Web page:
- Dear Abby
- Games & Puzzles
- Events & Exhibits
- Food & Drink
- Arts & Music
- Movies & TV
On this isolated workday (maybe) for state employees - on Wednesday they stayed home for Lincoln's birthday, Thursday because of the snow, and Monday they celebrate President's Day - we turn our attention to a whimsical piece of legislation offered by Connecticut's Fourth District Congressman James Himes. It calls for creating a Charles Darwin Day.
We use the word "whimsy" because Rep. Himes acknowledges the bill has "zero chance" of becoming law or, we might add, probably ever being heard from again.
Charles Darwin, the English scientist whose theory of evolution offers scientifically recognized evidence of how the universe evolved over time, was born in England on Feb. 12, 1809, the same day Abraham Lincoln was born in Kentucky. Mr. Lincoln's birthday, once a national holiday, has been merged to an all-encompassing observance that is known as President's Day and is devoted to the marketing of automobiles. This leaves, theoretically, an opening for Mr. Darwin. (Except in Connecticut, where state workers already manage to get both presidential observances off.)
In any event, Rep. Himes and fellow congressmen from New Jersey and California want to honor Darwin because his "theory of evolution by the mechanism of natural selection, together with the monumental amount of scientific evidence he compiled to support it, provides humanity with a logical and intellectually compelling explanation for the diversity of life on Earth."
They also want to take a poke at those who advocate teaching creationism in public schools, a curriculum pushed by a group of extremely conservative Christians who accept as fact the Biblical account of the creation of the universe in seven days about 6,000 years ago. This group is practically nonexistent in this part of the country, but it thrives in the South and Midwest where there have been debates about teaching creationism alongside evolution. The Darwin resolution criticizes attempts to teach this religion-based theory of "intelligent design" because it "compromises the scientific and academic integrity of the United States education systems."
Rep. Himes, an elder of the First Presbyterian Church in Greenwich, characterizes himself as a religious person and says he "completely respects people's right to believe what they wish" but not necessarily teach it in school as scientific fact.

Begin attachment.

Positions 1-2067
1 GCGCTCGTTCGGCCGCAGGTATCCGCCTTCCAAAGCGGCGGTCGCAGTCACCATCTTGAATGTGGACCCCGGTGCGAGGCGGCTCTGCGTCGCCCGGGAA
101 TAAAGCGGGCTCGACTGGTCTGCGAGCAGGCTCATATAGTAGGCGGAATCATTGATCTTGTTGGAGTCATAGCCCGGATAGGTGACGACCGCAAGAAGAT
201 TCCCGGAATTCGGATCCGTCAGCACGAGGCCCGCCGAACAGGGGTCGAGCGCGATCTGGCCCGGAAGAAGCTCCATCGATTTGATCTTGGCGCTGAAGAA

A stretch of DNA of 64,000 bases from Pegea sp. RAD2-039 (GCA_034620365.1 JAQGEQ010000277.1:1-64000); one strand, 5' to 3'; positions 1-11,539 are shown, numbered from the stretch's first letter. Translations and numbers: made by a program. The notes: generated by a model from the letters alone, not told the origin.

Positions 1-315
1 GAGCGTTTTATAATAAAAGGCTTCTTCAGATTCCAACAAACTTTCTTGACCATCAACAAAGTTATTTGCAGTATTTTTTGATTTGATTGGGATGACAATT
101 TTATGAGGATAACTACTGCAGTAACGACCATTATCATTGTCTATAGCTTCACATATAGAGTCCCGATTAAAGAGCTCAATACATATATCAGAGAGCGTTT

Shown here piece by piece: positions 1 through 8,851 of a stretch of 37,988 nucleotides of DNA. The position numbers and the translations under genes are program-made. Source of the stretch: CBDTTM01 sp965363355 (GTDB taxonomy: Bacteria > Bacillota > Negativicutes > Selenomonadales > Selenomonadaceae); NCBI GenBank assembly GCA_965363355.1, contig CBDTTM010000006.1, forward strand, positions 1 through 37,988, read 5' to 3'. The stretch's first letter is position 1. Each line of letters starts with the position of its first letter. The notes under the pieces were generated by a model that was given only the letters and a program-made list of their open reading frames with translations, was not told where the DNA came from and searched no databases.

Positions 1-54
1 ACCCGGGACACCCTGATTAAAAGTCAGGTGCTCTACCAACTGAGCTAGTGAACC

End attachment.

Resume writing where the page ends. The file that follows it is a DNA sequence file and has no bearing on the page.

The bill likely will never come to a vote because it has been referred to the House Committee on Science, Space and Technology, which seems devoted to compromising the scientific and academic integrity of the United States. Its former chairman and now "chairman emeritus," Rep. Ralph Hall, an 80-year-old Texan, doubts humans influence global warming because, "I don't think we can control what God controls." Many of its majority, Republican members share similarly unusual scientific perspectives. Rep. Dana Rohrabacher of California believes global warming is "at best ... unproven and at worst a liberal claptrap, trendy." If it is a problem it can be addressed, he suggests, by clear-cutting rain forests; and replanting, of course.
And then there's Rep. Paul Broun Jr. of Georgia, who told those at a town hall meeting that the Centers for Disease Control and Prevention "want to give all the power to the federal government to force you to eat more fruits and vegetables. This is what the federal, CDC, they gonna be calling you to make sure you eat fruits and vegetables, every day. This is socialism of the highest order!"
It seems a lot of our moms were also socialists. Who knew?
For the past year, the committee has had to do without the scientific contributions of former Rep. Todd Akin, who lost a race for the Senate in Missouri after he announced women can't get pregnant from a "legitimate rape" because "the body has ways to try to shut the whole thing down" to avoid pregnancy after a rape.
Try getting this crowd to give a nod to the birthday of Charles Darwin.
Rep. Himes and his co-sponsors deserve some creative points for using their "Darwin Day" bill to expose the anti-science strain in the House GOP. In the meantime, if they are looking for an interest group to please, rather than offend, we note that there is no national holiday honoring a woman.
The editorial board is composed of the publisher and four journalists of varied editing and reporting backgrounds. The board's discussions and information gained from its meetings with political, civic, and business leaders drive the institutional voice of The Day, as expressed in its editorials. The editorial department operates separately from the newsroom.